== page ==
In addition to state and local governments, there is also the international arena. Our Department has numerous bilateral and multilateral agreements with international partners on energy issues. I look forward to expanding these partnerships to address the global energy and environmental challenges that do not recognize political borders.

And, then there is the private sector. The key to our long-term energy future may rest with a young engineer, chemist, or even biologist, pursuing scientific research that will yield new or better energy sources not yet discovered, or even imagined today. This is why so many Department of Energy research efforts are conducted in cooperation with major research universities and private industry. We are working with major automakers in the development of hybrid and hydrogen vehicles with the private sector providing much of the funding for many projects.

We are working with oil and gas companies in the development of new fuels to cut pollution and reduce our dependence on imported energy. We are working with appliance and industrial equipment manufacturers to develop more energy-efficient machinery for homes and businesses. The Department of Energy's National Laboratories, often working closely with the private sector, have garnered more than 80 Nobel Prizes through the years--a testament, I think, to the effectiveness of public-private partnerships.

So, I believe one of the contributions my Department can make is to do even more to help foster scientific discovery and facilitate the commercialization of promising new projects. All the things I have mentioned are crucial to meeting our energy challenges. But we cannot fully succeed without one more essential element: Congress must pass comprehensive energy legislation.

One of the things I learned as an engineer is the law that every action must have a reaction. The corollary is that there can be no reaction, no outcome, unless there is first action. Every effect must have a cause. We cannot have stable, reliable and affordable supplies of energy for the 21st century unless we are willing to invest in the means to that end: the power generating plants, the LNG infrastructure, the oil refineries, the upgraded electricity grid, the research to develop new and more-efficient energy sources.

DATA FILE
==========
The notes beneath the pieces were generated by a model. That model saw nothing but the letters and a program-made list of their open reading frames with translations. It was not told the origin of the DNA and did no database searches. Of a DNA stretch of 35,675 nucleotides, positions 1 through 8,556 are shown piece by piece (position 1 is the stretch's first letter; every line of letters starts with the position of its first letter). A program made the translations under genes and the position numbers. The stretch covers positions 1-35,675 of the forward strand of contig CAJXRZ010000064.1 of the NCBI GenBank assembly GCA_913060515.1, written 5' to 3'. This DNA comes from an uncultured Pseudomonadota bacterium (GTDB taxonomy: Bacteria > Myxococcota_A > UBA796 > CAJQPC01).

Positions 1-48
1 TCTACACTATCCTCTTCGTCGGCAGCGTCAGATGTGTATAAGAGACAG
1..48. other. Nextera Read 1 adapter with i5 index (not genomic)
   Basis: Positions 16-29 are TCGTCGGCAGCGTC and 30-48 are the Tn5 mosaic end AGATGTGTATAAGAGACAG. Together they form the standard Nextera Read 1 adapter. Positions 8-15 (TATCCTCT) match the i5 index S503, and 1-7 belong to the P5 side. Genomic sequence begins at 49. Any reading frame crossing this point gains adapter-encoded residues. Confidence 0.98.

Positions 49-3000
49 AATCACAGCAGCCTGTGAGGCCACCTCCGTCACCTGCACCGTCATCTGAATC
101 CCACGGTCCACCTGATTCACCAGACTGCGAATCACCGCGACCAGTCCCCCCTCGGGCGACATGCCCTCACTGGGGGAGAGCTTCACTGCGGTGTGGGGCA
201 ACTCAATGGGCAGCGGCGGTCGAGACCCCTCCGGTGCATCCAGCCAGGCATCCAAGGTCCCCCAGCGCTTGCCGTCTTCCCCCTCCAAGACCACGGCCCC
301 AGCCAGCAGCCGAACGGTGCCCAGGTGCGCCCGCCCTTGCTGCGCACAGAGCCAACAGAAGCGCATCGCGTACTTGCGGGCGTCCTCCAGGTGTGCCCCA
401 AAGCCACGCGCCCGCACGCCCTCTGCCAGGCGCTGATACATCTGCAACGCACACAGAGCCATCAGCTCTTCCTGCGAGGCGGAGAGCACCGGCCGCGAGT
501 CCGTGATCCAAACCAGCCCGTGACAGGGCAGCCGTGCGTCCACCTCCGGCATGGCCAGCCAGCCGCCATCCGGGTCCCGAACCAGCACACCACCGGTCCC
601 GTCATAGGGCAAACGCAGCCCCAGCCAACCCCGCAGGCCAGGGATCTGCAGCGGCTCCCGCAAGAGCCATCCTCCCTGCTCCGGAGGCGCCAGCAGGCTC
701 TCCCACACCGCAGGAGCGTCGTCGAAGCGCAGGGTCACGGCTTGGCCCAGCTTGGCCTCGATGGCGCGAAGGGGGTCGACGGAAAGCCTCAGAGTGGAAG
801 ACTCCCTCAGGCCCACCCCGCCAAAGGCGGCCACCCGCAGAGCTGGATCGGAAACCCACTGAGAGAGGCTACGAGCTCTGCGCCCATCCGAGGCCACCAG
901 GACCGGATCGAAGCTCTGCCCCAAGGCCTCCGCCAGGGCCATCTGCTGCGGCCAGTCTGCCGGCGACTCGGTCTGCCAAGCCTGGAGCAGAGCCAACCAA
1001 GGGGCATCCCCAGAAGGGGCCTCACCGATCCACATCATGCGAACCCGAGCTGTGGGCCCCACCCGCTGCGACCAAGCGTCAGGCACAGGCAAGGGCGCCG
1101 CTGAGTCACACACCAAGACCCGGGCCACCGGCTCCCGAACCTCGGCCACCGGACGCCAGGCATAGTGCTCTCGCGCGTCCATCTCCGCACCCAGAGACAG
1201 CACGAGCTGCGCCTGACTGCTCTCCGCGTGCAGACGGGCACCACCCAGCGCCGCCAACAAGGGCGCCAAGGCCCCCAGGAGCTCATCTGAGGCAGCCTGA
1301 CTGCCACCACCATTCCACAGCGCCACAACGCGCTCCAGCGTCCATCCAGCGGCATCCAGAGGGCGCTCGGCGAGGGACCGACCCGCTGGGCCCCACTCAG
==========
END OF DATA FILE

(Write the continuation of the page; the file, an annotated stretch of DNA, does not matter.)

Congress simply cannot delay any longer. The President has laid out a broad, sensible plan: promoting conservation and efficiency, increasing domestic production, diversifying supply, and modernizing our infrastructure, while upholding our responsibility to be good stewards of the environment.

As leaders of the energy sector, and as leaders of our communities and of this nation, one of our most solemn responsibilities is ensuring the security of future generations. This is one of the President's key beliefs, which is demonstrated in this Administration's energy policies, as well as other policies and initiatives, such as reforming the Social Security system. In both situations, we see the symptoms of major problems to come, problems that could have dire consequences unless we begin working to correct them now.

Samuel W. Bodman

Samuel Wright Bodman was sworn in as the 11th Secretary of Energy on February 1, 2005, after the United States Senate unanimously confirmed him on January 31, 2005. He leads the Department of Energy with a budget in excess of $23 billion and over 100,000 federal and contractor employees.

Previously, Secretary Bodman served as Deputy Secretary of the Treasury beginning in February 2004. He also served the Bush Administration as the Deputy Secretary of the Department of Commerce beginning in 2001. A financier and executive by trade, with three decades of experience in the private sector, Secretary Bodman was well suited to manage the day-to-day operations of both of these cabinet agencies.

Born in 1938 in Chicago, he graduated in 1961 with a B.S. in Chemical Engineering from Cornell University. In 1965, he completed his Sc.D. at Massachusetts Institute of Technology. For the next six years, he served as an Associate Professor of Chemical Engineering at MIT and began his work in the financial sector as Technical Director of the American Research and Development Corporation, a pioneer venture capital firm. He and his colleagues provided financial and managerial support to scores of new business enterprises located throughout the United States.

From there, Secretary Bodman went to Fidelity Venture Associates, a division of Fidelity Investments. In 1983, he was named President and Chief Operating Officer of Fidelity Investments and a Director of the Fidelity Group of Mutual Funds. In 1987, he joined Cabot Corporation, a Boston-based Fortune 300 company with global business activities in specialty chemicals and materials, where he served as Chairman, CEO, and a Director. Over the years, he has been a director of many other publicly-owned corporations.

Secretary Bodman has also been active in public service. He is a former Director of MIT's School of Engineering Practice and a former member of the MIT Commission on Education. He also served as a member of the Executive and Investment Committees at MIT, a member of the American Academy of Arts & Sciences, and a Trustee of the Isabella Stewart Gardner Museum and the New England Aquarium.
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Author:Bodman, Samuel W.
Publication:Business Perspectives
Date:Mar 22, 2005